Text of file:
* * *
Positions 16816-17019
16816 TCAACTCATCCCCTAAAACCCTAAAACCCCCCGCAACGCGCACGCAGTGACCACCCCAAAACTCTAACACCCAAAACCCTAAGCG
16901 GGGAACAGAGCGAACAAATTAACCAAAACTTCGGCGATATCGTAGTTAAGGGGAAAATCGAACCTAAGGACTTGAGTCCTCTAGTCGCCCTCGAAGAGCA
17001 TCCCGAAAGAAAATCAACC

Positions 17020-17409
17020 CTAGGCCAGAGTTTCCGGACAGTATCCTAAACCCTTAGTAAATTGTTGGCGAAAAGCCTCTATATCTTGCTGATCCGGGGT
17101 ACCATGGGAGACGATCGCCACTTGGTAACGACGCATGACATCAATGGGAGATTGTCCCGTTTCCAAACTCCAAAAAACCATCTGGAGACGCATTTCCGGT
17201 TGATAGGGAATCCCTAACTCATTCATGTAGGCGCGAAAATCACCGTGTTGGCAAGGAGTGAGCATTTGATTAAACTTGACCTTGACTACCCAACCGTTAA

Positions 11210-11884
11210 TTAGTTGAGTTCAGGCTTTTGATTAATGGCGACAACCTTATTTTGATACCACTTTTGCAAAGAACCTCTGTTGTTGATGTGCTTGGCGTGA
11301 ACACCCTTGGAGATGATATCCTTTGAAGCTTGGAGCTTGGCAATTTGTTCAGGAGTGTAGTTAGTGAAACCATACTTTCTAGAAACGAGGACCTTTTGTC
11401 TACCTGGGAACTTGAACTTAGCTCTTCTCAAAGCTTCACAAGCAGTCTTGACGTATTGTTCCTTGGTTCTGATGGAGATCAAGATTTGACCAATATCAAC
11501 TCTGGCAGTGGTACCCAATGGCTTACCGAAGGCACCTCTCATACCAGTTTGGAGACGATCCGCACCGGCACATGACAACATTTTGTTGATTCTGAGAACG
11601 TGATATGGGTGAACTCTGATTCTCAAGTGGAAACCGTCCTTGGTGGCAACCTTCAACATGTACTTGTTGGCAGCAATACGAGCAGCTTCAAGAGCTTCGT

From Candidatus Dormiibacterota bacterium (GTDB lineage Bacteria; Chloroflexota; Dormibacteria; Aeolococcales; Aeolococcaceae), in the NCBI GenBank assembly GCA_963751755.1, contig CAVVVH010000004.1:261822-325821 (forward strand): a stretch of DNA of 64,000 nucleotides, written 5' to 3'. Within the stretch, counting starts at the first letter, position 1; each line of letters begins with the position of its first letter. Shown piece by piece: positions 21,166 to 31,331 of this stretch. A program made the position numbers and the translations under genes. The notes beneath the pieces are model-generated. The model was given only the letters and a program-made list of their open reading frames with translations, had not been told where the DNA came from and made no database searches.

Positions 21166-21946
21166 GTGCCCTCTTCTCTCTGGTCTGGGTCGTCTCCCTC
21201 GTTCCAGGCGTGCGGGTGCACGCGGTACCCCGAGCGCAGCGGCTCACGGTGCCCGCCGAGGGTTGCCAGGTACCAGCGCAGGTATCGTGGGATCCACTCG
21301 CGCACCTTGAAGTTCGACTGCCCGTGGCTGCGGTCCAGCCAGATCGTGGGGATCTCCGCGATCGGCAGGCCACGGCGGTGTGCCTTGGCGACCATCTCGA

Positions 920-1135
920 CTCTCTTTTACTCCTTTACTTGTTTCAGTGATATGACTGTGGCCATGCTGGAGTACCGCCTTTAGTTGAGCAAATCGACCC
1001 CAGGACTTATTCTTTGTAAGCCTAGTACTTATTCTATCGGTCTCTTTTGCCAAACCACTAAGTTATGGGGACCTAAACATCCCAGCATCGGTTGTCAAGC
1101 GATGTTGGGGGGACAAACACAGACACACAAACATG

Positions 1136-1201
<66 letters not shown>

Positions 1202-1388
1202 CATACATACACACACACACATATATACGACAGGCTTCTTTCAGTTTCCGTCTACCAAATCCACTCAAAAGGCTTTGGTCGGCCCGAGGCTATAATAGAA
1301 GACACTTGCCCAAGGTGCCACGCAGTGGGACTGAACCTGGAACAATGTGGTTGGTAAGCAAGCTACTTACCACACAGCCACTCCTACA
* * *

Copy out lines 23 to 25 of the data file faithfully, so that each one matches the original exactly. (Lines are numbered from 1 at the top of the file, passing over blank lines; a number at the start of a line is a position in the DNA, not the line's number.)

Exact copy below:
1101 GATGTTGGGGGGACAAACACAGACACACAAACATG

Positions 1136-1201
<66 letters not shown>